“The Changer and the Changed”

A couple of days ago I got to thinking about a summer day back in the 1980s when a group of women put on an all-day women’s music festival on a hillside next to a junior high school in Takoma Park, Maryland. I was there with my friend Victoria Eves, a professional videographer, and ran sound for the video she made of the event.

I couldn’t remember the exact year, or the name of the event, but, as is our wont these days, I googled, and not only found that the first Sisterfire event happened in 1982, but the video Victoria made that year. I even have a credit as the sound recordist. This website has a vimeo of it set up.

It’s an hour-long video that captures some of the high points of an amazing day. I got tears in my eyes watching it. All those wonderful musicians, the enthusiastic audience scattered over the hillside, the feminist activism that underlay everything that went on.

We were all so young then. We were all so ready to go out and claim our places in the world. And to change it.

We were, in fact, very much like the young activists I meet today. And yeah, for those of you who pay attention to generational things, both the performers and the audience were mostly Boomers, though since some of them had kids there were some members of Gen X running around as well.

Sisterfire represented a lot of the best of second wave feminism. Continue reading ““The Changer and the Changed””

Remembrance

On Memorial Day of 2020, as the pandemic was really getting going and many were sheltering in isolation, a new tradition was initiated: Taps Across America. Assisted by publicity from Steve Hartman of CBS’s On the Road, the movement inspired thousands of Americans to pause at 3:00 p.m. local time and play “Taps.”

The idea came from the National Moment of Remembrance in honor of Memorial Day, an annual event initiated by Congress in 2000. Americans, wherever they are at 3:00 p.m. local time on Memorial Day, are asked to pause for one minute to remember those who have died in military service to the United States. Because the pandemic had us staying at home instead of getting together for barbecues in 2020, this was a way of doing something together to honor the moment.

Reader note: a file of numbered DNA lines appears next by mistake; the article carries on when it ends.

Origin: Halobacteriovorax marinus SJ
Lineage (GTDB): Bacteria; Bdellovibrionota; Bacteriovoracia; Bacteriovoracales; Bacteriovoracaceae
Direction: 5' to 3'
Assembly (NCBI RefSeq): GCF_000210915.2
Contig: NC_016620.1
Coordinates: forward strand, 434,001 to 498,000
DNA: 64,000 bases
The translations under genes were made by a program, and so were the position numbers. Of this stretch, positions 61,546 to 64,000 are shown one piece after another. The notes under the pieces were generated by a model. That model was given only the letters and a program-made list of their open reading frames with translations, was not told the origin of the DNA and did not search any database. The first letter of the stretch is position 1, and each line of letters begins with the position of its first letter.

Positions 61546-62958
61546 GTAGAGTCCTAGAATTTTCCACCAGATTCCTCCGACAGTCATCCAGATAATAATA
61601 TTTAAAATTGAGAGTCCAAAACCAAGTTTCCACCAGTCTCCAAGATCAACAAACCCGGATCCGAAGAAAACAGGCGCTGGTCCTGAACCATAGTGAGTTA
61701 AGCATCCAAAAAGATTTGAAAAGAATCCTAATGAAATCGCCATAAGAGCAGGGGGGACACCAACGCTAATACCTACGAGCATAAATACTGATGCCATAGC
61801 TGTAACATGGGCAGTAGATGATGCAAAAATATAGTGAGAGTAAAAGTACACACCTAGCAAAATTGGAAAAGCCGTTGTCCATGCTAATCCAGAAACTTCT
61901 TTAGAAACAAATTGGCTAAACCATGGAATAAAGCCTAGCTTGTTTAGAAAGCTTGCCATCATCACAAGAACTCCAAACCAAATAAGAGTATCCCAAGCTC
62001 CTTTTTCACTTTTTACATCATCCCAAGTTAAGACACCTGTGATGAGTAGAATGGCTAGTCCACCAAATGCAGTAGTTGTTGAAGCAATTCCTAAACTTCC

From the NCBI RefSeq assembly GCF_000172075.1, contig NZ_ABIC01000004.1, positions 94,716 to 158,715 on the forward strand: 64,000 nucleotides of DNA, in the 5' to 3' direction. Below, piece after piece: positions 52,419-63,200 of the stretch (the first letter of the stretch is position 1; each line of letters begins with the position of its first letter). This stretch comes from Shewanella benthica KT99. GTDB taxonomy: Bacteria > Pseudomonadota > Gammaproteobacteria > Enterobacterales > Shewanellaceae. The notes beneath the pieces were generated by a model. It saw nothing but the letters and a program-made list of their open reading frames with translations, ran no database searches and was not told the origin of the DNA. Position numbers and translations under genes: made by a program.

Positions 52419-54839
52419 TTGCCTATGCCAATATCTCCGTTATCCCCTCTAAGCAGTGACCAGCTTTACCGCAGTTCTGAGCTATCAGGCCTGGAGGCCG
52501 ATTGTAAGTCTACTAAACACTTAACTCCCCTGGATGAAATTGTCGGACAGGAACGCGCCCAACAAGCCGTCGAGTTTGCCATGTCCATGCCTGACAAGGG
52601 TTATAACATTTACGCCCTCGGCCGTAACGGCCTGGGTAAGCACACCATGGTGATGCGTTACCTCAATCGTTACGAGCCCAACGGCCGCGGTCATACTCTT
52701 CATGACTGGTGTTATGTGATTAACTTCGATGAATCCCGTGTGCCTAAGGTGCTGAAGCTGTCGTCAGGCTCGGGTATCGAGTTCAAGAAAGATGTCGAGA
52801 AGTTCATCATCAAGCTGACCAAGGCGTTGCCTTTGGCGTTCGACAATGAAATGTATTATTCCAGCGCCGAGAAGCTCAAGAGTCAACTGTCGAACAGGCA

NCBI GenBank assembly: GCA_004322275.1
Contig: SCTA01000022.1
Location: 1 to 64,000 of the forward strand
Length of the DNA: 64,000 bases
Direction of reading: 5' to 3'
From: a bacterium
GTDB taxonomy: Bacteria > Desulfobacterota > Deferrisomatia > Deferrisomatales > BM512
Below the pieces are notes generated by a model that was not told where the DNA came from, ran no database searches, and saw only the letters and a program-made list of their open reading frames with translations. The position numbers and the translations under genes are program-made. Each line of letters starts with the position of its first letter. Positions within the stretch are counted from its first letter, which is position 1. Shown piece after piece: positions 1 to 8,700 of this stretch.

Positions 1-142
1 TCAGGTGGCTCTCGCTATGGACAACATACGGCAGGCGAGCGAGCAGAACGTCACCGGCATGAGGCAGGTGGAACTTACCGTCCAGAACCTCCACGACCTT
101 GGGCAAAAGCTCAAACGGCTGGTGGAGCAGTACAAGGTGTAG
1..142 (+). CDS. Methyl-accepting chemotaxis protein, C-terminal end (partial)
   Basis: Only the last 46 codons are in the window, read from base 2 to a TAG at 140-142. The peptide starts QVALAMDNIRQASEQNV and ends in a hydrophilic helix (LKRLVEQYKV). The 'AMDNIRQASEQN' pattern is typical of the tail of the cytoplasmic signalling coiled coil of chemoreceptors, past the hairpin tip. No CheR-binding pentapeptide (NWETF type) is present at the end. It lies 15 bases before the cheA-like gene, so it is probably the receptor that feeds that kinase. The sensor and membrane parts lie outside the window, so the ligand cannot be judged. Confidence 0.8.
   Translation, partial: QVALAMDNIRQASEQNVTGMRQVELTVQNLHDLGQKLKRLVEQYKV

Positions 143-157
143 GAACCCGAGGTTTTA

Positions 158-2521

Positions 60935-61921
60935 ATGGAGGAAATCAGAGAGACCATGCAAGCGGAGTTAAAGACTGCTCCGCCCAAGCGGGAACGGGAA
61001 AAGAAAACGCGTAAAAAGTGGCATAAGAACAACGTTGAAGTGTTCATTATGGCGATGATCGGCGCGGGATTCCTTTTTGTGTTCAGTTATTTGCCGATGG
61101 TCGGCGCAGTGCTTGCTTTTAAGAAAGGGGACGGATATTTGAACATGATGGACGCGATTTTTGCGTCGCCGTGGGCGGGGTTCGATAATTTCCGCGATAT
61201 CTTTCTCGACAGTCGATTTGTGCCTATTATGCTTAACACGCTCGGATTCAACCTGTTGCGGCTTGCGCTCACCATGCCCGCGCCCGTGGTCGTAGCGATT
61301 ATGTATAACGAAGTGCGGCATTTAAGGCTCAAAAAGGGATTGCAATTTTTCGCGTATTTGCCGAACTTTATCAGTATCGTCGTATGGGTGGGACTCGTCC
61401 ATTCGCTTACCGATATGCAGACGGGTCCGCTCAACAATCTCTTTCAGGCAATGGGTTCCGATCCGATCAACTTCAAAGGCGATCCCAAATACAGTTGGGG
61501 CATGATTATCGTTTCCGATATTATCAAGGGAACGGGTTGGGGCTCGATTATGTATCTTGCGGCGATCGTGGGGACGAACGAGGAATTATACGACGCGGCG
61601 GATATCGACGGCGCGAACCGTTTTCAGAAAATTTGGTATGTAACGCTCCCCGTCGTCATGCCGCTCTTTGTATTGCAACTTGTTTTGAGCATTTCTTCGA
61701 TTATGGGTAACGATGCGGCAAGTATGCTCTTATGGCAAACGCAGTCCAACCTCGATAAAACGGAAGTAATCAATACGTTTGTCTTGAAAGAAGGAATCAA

It’s almost enough to make me want to learn to play the bugle. Though I am not a buglar, I do play the clarinet, and I intend to play “Taps” at 3:00 p.m. on Memorial Day this year.

Why?

Because it’s this kind of shared moment that can save our country. This kind of thing brings us together, at a time when so many forces are seeking to divide us. This kind of moment is what America needs to heal its collective soul.

While my own immediate family doesn’t include military veterans, my spouse’s family does, and I will be honoring them as well with my playing. I invite you to join me in this moment, if not by playing “Taps,” then by observing the National Moment of Remembrance.

And then you can get on with your barbecue.

 

‘We Are Stardust.”

I mentioned last week that I had signed up for an 18-day virtual meditation retreat that started on Election Day.

It was the smartest thing I’ve done all year.

I was a little stressed as I watched returns on Election Day itself; I remember 2016 all too well. But on Wednesday, when it started to become obvious that the Biden-Harris team was going to win, I got calm.

And I’ve stayed that way.

It’s not that I’m sanguine about all the challenges ahead. I already sent money to Fair Fight Action for the Georgia Senate runoffs.

I’m worried about a lot of things. The Republicans seem to have become a cult. The moderate Democrats seem to be under the illusion that we can just go back to “normal” even though it’s obvious that ship has sailed.

And while our local races here in Oakland went well — we’re going to have a more progressive city council this time around — that just means that we’ve got a better chance of getting our voices heard. It doesn’t mean we don’t have to work to get something meaningful done.

I’m concerned about a lot of things, but I’m not freaking out. And that is truly wonderful. Continue reading “‘We Are Stardust.””

Living in small spaces during big times

Every few months there are five Mondays in a month. Also, I posted last week because … magpies. This means you hear from me three Mondays running, and this is only Monday #2. Brace yourself…

I broke iso on Saturday. There was a medicine I urgently needed and I didn’t want to ask a friend when I also had to post a letter and get some money form the bank. I walked under falling blossom and realised that I’d chosen to go outdoors the first day of the new season. The actual change of season isn’t until 1 September, but Spring arrived on Saturday. The only shop I actually went into was the chemist. There, I could see why I am not supposed to go near people. For every nine people using common sense, there was one who wanted to make the queue move faster by creeping up behind me.